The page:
Legislators Consider Law that would Grant Broad Sexual Harassment Powers to Massachusetts Attorney General

If there isn’t already enough for employers to worry about amid the plethora of sexual deviance reports that have hit the media lately, add to the list the prospect of an amended anti-discrimination statute that would give the Massachusetts Attorney General broad investigative powers over all things harassing or discriminatory. If passed, the proposed new law would drastically change the sexual harassment landscape by inserting the power of government into the discrimination law arena in a dramatic new way.

In late January, a bill captioned “An Act to enhance investigations of sexual harassment and discrimination” was introduced by State Senator Cynthia Creem. It proposes to amend Mass. Gen. L. ch. 151B, which already provides remedies against sexual harassment and other discriminatory misconduct, by empowering the Massachusetts Attorney General to investigate those same claims when it sees fit. Tools at the Massachusetts Attorney General’s disposal will include the power to demand production of documents and witnesses for sworn testimony. The office of the Massachusetts Attorney General can use its investigative findings to negotiate resolutions with employers or file suit for injunctive relieve, civil penalties of up to $50,000 per violation of law, and damages that include lost wages, emotional distress, and reimbursement for investigative expenses and legal fees. As an apparent public relations deterrent to sexual harassment, the proposed bill would make findings of potential discrimination made by the Massachusetts Commission Against Discrimination open to public inspection, an event that no employer will want to experience.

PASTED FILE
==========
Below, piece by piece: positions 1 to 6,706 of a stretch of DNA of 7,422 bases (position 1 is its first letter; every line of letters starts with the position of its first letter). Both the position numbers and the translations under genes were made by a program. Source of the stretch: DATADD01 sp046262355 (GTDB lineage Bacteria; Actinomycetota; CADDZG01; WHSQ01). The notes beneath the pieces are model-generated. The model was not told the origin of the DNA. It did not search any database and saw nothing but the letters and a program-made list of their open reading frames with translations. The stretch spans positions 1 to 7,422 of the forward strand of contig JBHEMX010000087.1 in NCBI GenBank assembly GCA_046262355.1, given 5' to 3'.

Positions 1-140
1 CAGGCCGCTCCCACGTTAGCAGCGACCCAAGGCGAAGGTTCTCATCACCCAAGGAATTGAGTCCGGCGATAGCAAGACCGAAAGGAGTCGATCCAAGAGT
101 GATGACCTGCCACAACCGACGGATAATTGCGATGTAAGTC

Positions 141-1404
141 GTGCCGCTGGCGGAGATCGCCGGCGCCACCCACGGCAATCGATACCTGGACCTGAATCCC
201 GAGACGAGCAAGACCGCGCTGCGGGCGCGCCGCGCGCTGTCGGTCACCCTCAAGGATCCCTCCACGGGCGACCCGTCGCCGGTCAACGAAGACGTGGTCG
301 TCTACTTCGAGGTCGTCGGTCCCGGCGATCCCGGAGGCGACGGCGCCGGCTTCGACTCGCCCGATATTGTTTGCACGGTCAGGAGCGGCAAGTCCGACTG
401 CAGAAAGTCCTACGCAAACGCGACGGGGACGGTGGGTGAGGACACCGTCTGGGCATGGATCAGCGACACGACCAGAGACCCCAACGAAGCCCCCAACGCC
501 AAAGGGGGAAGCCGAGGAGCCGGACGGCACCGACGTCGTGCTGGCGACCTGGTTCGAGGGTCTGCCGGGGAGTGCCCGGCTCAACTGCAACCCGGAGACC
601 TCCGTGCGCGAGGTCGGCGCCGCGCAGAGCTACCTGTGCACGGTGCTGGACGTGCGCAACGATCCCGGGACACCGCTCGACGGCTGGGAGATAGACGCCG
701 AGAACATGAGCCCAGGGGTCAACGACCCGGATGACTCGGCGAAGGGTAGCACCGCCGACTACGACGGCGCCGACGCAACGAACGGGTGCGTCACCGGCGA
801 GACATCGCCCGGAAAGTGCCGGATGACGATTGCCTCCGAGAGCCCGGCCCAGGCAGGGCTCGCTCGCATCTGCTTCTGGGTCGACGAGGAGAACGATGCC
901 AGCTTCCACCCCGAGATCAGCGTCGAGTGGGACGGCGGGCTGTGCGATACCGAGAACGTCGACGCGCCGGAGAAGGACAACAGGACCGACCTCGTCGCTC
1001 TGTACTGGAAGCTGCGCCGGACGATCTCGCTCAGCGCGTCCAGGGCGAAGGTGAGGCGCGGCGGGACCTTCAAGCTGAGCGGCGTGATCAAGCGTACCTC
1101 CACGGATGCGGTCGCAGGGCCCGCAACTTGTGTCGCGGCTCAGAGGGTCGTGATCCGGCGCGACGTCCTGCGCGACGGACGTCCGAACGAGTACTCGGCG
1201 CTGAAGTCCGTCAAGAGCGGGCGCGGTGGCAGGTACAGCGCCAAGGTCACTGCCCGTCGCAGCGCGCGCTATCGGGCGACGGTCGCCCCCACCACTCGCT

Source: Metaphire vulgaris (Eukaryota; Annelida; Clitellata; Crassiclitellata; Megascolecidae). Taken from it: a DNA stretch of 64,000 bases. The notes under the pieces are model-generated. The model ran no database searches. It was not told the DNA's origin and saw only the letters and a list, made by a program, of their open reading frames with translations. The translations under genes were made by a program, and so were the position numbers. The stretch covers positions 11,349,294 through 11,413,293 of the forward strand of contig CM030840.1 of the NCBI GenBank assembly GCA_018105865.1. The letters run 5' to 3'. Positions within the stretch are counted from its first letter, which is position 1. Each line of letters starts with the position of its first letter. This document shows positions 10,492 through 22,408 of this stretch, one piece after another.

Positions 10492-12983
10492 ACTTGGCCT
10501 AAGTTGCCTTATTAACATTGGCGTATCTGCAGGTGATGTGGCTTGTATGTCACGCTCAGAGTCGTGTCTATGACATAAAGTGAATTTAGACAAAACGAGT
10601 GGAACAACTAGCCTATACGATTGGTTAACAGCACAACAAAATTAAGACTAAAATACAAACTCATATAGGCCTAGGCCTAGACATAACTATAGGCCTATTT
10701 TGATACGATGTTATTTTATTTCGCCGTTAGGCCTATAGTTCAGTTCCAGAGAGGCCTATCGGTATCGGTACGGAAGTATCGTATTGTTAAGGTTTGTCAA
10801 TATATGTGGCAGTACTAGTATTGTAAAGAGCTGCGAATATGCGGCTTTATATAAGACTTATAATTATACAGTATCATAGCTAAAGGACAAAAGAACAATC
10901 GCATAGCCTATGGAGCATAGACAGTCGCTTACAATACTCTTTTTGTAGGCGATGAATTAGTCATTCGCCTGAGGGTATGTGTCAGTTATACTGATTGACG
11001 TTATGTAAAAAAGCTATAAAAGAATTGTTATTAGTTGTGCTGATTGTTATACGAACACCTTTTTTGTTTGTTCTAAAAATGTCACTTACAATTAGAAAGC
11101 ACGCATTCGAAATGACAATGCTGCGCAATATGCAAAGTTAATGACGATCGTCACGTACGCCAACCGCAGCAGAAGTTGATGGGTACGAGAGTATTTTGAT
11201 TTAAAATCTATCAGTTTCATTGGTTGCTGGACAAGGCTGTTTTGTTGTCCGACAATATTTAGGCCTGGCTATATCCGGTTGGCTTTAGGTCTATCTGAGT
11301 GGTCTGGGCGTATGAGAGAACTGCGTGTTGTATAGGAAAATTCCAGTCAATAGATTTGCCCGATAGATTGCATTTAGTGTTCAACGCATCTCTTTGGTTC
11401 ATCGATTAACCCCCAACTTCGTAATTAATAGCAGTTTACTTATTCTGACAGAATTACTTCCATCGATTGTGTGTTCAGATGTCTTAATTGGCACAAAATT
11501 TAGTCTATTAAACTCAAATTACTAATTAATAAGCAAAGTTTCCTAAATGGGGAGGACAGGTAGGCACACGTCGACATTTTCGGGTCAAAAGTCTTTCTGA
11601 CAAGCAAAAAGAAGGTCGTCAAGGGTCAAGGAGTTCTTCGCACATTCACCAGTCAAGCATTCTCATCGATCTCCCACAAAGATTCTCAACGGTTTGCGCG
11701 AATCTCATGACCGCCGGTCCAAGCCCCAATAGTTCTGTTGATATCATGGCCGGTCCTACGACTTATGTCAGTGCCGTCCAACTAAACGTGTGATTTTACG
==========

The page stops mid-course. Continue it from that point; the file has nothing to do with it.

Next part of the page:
Regardless whether the proposal becomes law (it is now being reviewed by a legislative committee), it represents yet another warning about sexual behaviors that employers cannot afford to ignore. Massachusetts anti-discriminations laws already make sexual harassment illegal and require employers to maintain an effective anti-harassment policy that is distributed at least annually to all employees. It also encourages sexual harassment training of employees, especially managers. Given the huge financial stakes in this area, the prevalence of sexually inappropriate behaviors in Massachusetts workplaces, and the encouragement victims are currently receiving to complain about harassment when it occurs, all employers will be well-served by a thorough evaluation of their workplaces and procedures. In many cases, a training program for managers or others will make risk/reward sense.